UK Prime Minister David Cameron met with EU Council President Donald Tusk in Brussels last night to try and hammer out the final details of an agreement on reforms with the EU in preparation for the in/out Brexit referendum that is tentatively slated for June 23.
Our expectation continues to be that a deal will be announced at the February 18-19 – or at the latest at the March 18-19 – European Council.
*** Cameron’s original request to cut benefits for EU workers for four years has been softened, and the British side seems now inclined to accept a more palatable, EU-friendly version of that, whereby a so-called “emergency brake” will be available to all EU member states from day one after the UK referendum. Under the current proposal, any decision would in any case be vetted by the Commission or the Council. ***
*** And that is at the moment the real sticking point – whether to ultimately let the Council or the Commission decide ex-post (and not allow the Commission an ex ante scrutiny) on the legitimacy of an emergency brake decision taken by a Member State. That distinction would make a world of difference to the UK given that the Council has far more political flexibility in its judgment than the Commission, and, most important, has much more legitimacy among British voters, being seen as a gathering of sovereign states rather than a supra-national entity sitting in Brussels. ***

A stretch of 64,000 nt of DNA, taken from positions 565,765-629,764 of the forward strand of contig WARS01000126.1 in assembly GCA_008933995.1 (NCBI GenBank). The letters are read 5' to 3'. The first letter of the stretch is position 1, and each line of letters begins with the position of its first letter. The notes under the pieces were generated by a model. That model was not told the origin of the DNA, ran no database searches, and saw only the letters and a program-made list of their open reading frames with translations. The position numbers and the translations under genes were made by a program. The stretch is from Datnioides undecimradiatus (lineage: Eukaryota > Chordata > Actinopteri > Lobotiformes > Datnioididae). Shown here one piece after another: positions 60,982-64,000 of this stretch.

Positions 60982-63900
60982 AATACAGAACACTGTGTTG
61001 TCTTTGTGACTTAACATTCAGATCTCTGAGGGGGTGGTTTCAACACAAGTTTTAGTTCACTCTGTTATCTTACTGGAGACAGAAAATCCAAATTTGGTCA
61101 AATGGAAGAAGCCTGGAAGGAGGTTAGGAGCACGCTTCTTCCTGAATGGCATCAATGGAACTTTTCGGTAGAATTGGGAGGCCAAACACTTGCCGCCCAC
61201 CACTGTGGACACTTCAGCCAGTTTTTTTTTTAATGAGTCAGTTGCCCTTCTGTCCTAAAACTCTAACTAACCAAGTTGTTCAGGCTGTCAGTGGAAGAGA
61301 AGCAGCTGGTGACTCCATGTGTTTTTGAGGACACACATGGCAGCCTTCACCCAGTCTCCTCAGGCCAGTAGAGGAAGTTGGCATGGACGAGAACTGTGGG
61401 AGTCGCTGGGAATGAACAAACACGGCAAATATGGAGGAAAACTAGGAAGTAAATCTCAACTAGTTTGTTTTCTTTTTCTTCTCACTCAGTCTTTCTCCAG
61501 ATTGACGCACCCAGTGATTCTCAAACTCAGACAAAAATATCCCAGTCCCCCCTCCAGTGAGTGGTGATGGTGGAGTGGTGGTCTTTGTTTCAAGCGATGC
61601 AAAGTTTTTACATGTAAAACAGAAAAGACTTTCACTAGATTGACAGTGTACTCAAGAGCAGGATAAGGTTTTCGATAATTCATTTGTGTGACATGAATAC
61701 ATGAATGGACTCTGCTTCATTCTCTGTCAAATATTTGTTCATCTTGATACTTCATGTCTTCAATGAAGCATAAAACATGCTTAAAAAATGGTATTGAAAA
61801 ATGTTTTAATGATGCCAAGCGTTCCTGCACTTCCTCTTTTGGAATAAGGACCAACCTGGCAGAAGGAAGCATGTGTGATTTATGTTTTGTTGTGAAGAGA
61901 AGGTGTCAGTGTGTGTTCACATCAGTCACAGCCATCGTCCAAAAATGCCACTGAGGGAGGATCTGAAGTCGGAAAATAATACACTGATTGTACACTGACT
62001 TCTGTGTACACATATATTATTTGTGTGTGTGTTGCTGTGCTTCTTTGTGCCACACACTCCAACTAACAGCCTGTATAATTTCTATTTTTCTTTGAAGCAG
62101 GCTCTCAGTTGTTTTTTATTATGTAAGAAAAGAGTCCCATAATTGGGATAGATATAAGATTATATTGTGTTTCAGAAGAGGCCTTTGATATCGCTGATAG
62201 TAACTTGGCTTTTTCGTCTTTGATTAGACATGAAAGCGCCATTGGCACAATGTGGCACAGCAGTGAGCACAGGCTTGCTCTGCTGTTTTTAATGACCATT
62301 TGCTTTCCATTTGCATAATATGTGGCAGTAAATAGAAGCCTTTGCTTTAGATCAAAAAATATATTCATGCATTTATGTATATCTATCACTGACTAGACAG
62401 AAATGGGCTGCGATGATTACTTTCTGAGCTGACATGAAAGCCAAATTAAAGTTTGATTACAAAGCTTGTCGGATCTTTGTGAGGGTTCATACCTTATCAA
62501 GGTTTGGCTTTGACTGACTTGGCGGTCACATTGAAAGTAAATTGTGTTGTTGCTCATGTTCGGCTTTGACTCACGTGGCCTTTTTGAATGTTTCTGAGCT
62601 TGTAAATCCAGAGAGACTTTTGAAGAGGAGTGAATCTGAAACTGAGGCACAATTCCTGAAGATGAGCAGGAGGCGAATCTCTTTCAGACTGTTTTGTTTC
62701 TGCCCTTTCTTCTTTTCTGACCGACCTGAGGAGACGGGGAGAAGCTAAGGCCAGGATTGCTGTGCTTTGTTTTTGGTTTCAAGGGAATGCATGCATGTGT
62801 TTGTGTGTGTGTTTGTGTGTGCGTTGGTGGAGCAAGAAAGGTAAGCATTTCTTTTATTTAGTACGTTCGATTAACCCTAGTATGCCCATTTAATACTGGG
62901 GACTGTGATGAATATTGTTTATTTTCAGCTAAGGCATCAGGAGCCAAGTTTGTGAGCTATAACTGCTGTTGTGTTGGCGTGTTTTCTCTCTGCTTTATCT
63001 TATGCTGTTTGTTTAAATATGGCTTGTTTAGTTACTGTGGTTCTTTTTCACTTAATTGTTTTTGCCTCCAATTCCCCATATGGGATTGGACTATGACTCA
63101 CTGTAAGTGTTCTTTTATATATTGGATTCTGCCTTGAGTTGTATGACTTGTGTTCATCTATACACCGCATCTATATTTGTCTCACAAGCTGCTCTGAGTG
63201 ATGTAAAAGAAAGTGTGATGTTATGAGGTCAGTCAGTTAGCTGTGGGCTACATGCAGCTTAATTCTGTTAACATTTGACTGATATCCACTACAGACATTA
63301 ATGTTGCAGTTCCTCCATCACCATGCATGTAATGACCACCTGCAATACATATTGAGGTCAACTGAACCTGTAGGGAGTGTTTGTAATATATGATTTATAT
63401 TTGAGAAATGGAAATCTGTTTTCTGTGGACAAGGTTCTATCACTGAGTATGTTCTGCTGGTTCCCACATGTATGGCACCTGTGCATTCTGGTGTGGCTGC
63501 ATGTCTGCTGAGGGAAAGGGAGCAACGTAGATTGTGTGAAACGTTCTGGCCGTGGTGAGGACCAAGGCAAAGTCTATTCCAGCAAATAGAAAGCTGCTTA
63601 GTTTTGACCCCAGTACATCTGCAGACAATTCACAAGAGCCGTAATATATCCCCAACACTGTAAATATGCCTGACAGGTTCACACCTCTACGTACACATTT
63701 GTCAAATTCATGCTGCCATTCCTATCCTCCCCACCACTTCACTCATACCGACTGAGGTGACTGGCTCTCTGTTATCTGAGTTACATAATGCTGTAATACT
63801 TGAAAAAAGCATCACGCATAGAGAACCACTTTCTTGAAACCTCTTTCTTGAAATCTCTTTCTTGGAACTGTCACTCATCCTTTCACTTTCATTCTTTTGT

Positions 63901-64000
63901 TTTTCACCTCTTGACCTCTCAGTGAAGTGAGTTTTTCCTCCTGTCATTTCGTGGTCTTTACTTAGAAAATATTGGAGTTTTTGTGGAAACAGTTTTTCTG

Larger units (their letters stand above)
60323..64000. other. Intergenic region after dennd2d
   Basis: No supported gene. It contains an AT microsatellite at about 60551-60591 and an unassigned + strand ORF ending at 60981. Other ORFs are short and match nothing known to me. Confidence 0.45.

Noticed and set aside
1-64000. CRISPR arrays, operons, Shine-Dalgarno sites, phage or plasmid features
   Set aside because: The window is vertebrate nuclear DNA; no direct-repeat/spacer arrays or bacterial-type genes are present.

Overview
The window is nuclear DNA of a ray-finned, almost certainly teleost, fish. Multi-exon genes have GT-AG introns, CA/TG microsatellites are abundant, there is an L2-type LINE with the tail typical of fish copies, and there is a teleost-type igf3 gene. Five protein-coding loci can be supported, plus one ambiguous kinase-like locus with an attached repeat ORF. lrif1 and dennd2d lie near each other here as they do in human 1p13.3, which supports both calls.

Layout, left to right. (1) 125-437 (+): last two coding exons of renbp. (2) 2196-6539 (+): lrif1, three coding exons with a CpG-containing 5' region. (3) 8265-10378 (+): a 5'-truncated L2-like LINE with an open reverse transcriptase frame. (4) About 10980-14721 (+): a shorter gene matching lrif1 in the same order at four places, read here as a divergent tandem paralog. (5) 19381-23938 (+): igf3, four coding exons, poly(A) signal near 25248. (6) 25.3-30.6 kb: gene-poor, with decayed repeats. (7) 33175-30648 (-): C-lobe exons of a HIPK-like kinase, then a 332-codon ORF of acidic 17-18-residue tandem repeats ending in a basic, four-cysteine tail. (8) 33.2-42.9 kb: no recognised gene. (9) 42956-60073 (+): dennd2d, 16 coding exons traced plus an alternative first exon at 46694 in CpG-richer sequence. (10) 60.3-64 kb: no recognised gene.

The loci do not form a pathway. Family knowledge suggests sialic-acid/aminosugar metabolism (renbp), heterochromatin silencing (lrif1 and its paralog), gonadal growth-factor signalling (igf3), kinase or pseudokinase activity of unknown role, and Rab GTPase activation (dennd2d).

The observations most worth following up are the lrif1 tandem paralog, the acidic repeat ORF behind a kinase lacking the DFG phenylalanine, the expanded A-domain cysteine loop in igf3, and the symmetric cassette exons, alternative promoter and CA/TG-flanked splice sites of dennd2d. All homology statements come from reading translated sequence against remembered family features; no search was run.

*** The case law of the European Court of Justice implicitly confirms that if Member States wish to restrict the free movement of EU citizens on grounds of public health, they may do so without being subject to an EU control procedure (Bressol case): this we believe may be the basic model and legal framework negotiators are looking at. ***
At this time, we hear a solution could be to allow the emergency brake to be applied immediately – without prior Commission vetting – with discussions that would then need to take place at the Council level, as is currently the case with the suspension of social security and immigration of large numbers of people.
For example, if a Member State currently were to pull an ’emergency brake’ to stop EU decision-making on social security for EU citizens exercising free movement rights, there would be discussion in the European Council, and the proposal could ultimately be blocked if there is no agreement there among all Member States.
A draft text should be circulated tomorrow as negotiators continue to hammer out the latest details. A lot will however also depend on whether the parties can solve drafting problem raised by the French Sherpa, who has expressed concerns over the UK push to include protection of the City of London from the possibility of the Eurozone teaming up to approve EU financial legislation that could go against British interests.